”did not know what those transactions were — he didn’t structure or negotiate them, nor was he aware of their accounting treatment”.

Valukas was appointed in January 2009 to examine the causes of Lehman’s collapse by the US Bankruptcy Court for the Southern District of New York.

Here’s my pick of the best of this morning’s coverage of the Valukas Report:-

Short URL: http://www.ianfraser.org/?p=1040

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6 Comments for “Lehman examiner’s report: London was the ‘Guantanamo Bay’ of finance”

  1. [...] Goodwin were able to straddle the global stage, and where deceptive accounting such as occurred at Lehman Brothers UK arm (and at plenty of other banks) was tolerated or [...]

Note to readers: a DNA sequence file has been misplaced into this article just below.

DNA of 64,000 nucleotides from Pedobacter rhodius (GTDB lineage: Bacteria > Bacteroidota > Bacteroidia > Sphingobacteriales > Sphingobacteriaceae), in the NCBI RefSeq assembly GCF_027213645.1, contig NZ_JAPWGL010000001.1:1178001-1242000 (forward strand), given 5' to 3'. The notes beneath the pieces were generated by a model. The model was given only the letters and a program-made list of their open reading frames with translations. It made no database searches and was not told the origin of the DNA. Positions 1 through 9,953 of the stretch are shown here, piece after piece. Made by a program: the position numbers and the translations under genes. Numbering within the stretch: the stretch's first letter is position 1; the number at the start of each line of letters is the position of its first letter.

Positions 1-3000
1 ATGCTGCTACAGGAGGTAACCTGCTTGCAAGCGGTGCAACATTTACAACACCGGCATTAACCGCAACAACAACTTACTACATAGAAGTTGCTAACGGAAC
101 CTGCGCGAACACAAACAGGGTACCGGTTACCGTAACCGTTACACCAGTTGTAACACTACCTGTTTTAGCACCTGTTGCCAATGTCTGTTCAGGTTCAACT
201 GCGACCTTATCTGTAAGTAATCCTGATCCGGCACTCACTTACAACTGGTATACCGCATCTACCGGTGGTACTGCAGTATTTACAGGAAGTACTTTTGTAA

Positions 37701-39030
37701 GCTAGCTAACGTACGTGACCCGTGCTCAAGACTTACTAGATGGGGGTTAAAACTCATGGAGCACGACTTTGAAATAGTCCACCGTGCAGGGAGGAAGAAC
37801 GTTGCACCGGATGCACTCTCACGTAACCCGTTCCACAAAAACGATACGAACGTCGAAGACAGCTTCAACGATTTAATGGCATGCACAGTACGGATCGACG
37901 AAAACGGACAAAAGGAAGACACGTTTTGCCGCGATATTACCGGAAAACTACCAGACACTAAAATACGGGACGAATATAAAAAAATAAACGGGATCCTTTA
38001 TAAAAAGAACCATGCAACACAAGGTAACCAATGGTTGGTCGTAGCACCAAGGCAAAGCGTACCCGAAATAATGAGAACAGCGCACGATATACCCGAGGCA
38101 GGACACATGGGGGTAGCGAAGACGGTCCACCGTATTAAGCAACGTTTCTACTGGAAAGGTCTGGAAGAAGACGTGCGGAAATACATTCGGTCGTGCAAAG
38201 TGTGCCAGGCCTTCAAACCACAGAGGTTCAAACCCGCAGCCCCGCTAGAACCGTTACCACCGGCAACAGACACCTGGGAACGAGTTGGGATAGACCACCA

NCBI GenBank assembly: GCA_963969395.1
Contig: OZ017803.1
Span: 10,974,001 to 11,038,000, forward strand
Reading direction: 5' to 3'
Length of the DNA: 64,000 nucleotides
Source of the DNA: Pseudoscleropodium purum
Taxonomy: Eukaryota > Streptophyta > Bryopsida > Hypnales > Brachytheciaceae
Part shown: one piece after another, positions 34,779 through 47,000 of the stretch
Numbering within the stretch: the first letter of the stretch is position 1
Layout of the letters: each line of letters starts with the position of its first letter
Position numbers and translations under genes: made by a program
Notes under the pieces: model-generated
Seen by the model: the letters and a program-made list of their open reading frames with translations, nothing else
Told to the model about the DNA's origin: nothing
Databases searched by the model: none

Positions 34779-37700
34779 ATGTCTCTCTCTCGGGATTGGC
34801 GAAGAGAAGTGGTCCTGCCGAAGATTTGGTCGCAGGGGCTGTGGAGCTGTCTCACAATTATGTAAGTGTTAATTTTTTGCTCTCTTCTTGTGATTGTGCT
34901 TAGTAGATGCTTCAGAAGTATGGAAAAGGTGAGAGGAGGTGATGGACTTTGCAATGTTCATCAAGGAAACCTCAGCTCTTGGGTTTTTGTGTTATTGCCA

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  3. [...] 1997. As a result of this and other deregulatory measures, UK banking became a sort of wild west or Guatantanamo Bay of finance where recklessness and fraudulent practices (exacerbated by anaemic controls at banks such as HBOS) [...]

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  6. [...] misdemeanours that were unlikely to be tolerated back home. That’s why they called London the “Guantanamo Bay of finance“. Continue [...]